Community microgrids raise questions about the role of the utility franchise, versus the free market.
CIOs Under Pressure
IT officers are getting more efficient, but guess what keeps them up at night?
traditional keep-the-lights-on metrics. It’s all about additional and incremental value creation. I think that’s unique, certainly in this industry.
Fortnightly: What’s been the simplest but most profound technological advance at your company in the past year, and what one basic change would you make that hasn’t yet been approved?
Carlson: Let me use business analytics again. That’s a relatively simple process. It’s bright people listening to a problem or looking for a problem, and then using data to determine how to fix it. There’s not really much complexity in that, but for some reason, it’s a hard thing to succeed at. Yet what we were able to do last year with a small budget and a small group of people had some very profound impact.
As for a change that hasn’t happened yet, I’d like information security to become a lot easier. There are ways to change that, but it involves more than just a single-company approach. It’s probably the thing that keeps us up awake right now—the security of our environment. There’s got to be a way to make it easier. Some of it is out there. We just need to go grab it. It’s going to require some investment, but unfortunately, it’s not the type of investment that shows a natural return. Preventing something from happening—you might get a pat on the back, but when it costs you a lot of money, it’s not the most obvious success factor.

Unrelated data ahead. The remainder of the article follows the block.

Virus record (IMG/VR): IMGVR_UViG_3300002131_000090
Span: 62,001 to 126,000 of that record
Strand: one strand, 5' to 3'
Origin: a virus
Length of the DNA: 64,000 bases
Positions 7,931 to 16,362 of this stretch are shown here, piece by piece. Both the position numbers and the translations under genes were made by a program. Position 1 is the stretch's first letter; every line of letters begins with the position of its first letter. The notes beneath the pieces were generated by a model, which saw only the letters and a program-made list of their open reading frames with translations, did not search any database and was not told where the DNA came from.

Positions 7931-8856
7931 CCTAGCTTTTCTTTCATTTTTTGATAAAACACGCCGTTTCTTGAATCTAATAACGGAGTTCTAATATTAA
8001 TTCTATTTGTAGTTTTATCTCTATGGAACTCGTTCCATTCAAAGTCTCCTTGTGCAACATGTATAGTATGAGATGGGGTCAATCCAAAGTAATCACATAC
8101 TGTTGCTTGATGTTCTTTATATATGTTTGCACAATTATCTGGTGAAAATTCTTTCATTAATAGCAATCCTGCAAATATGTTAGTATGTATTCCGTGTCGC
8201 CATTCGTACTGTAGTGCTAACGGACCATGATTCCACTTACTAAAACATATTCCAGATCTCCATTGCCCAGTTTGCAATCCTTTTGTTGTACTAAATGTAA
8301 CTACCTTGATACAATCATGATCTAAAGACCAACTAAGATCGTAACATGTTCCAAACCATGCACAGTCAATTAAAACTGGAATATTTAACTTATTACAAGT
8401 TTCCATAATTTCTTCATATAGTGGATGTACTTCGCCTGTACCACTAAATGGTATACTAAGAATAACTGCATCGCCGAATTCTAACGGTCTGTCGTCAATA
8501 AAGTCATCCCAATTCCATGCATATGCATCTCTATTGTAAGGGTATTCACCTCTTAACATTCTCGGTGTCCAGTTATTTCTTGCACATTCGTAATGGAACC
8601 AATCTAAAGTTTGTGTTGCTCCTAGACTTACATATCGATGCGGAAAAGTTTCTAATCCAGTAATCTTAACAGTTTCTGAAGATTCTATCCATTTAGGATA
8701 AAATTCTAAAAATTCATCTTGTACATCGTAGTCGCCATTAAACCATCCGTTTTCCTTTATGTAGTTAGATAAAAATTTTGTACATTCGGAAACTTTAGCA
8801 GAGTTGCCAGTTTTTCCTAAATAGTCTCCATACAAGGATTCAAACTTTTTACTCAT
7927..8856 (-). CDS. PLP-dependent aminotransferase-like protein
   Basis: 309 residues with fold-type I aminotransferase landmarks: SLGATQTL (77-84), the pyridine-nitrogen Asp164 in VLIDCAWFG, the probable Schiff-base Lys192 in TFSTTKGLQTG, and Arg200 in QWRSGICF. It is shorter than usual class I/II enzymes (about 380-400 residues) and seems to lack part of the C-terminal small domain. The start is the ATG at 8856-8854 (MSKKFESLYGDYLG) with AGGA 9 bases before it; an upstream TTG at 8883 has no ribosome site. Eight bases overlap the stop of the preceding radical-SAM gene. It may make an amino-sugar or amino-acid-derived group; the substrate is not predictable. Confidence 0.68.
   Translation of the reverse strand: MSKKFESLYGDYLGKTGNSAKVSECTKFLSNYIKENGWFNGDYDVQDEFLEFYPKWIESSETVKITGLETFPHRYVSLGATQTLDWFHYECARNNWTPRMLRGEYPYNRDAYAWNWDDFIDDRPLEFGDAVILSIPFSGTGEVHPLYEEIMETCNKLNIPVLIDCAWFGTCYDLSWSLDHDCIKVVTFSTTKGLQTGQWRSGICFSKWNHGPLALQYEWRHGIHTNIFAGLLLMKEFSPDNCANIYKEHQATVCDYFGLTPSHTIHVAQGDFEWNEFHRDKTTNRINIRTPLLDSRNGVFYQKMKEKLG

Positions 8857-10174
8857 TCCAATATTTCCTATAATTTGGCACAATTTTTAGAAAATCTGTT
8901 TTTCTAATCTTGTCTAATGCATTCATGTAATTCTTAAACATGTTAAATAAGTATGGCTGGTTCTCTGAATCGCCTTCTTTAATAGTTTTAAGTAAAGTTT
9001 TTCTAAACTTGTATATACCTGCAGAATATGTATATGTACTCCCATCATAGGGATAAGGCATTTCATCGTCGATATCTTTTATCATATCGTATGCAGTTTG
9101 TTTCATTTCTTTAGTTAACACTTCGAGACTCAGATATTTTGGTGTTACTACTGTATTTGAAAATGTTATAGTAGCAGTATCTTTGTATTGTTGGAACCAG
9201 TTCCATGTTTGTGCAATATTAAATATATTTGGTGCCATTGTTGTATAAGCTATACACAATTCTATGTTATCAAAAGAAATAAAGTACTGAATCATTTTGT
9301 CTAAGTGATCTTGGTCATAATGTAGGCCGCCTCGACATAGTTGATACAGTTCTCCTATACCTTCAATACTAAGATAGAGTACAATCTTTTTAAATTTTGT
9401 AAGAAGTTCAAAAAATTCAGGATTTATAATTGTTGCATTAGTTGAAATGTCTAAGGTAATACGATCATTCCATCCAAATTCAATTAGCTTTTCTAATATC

Scott Charbo, CIO, Department of Homeland Security
Fortnightly: What can you tell me about IT staffing and funding at DHS in the past year, and for the year to come?
Charbo: We’re in a fiscal-year 2007 budget right now, in terms of federal funding. We’re budgeting for ’08.
(Editor’s Note: As of press time, President Bush had proposed a budget of $34.4 billion for DHS, up $2.3 billion from last year.)
We were roughly about $5 billion worth of IT department-wide in ’06, spread across infrastructure, O&M, development, IT security, networks, data-center support, e-mail, LAN operations, and sensors. It’s a pretty big portfolio that falls under that number.
That $5 billion does not all fit in a budget under me. That’s dispersed within the Coast Guard, Customs and Border Protection, within our preparedness for FEMA, Immigration and Customs Enforcement, and Citizenship and Immigration Service. So it’s disbursed throughout the department.
We were actually on the upside for fiscal year ’07. I think the trend was flat, or a little decrease across most of the civilian agencies, but DHS got a little boost. A lot of that is the Secure Border Initiative, the infrastructure we’re placing at the Southern border.
Fortnightly: What’s the size of your staff?
Charbo: My immediate staff is 78. We have approximately 500 contractors. Most of that relates to managing LAN operations, desktop support, mobile-device support, phones, etc., and the secretaries and the headquarters groups that we have. I do not have immediately the staff that’s at Coast Guard or at Customs. We have CIOs in those departments that manage both the contract and federal staffing in